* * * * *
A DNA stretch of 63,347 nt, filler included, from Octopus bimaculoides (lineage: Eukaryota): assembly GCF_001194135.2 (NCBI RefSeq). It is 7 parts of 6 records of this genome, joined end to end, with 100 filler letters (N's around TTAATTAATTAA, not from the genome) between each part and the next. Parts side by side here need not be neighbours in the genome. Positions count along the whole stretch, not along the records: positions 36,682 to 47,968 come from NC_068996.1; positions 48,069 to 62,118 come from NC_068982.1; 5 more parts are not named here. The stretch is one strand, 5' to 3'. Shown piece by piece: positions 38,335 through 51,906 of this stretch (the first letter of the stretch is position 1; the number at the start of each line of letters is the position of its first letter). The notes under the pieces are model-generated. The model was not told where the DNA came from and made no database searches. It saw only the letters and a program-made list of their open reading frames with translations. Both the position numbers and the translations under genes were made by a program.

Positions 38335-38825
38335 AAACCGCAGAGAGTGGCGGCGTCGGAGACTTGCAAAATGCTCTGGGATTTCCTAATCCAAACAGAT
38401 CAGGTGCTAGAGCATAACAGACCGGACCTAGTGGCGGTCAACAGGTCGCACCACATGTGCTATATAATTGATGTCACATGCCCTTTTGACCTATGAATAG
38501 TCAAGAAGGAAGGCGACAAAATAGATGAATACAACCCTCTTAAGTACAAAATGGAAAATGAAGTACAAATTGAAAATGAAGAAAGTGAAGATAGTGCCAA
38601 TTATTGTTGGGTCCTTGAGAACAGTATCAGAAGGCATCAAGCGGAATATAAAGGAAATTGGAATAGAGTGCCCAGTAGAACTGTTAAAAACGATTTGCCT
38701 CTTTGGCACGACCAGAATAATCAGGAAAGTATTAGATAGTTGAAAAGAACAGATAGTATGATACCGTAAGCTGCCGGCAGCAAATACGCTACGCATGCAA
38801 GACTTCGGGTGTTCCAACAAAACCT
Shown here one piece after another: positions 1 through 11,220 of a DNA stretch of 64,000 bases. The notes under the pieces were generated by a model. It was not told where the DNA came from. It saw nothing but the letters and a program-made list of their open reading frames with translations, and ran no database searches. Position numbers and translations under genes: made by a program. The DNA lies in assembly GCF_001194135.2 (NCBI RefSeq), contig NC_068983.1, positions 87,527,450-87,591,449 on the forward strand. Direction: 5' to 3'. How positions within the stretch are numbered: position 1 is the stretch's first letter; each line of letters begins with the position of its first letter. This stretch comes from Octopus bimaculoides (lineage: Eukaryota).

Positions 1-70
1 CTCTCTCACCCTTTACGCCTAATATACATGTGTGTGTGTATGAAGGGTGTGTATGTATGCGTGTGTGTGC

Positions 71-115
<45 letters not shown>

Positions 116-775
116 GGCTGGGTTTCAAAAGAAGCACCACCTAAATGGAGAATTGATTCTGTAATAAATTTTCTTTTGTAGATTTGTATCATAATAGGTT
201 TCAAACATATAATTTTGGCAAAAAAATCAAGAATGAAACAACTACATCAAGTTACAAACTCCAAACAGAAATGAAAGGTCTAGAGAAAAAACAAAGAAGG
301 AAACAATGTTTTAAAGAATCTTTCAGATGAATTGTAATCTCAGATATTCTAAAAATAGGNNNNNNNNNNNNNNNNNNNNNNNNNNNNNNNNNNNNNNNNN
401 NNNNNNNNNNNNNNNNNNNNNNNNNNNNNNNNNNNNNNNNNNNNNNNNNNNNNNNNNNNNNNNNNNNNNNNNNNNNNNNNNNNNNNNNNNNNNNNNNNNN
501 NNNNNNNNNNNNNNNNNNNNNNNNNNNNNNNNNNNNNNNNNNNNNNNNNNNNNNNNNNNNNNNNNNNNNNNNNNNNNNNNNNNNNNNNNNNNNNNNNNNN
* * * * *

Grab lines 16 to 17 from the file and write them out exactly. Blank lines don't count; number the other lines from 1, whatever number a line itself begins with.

201 TCAAACATATAATTTTGGCAAAAAAATCAAGAATGAAACAACTACATCAAGTTACAAACTCCAAACAGAAATGAAAGGTCTAGAGAAAAAACAAAGAAGG
301 AAACAATGTTTTAAAGAATCTTTCAGATGAATTGTAATCTCAGATATTCTAAAAATAGGNNNNNNNNNNNNNNNNNNNNNNNNNNNNNNNNNNNNNNNNN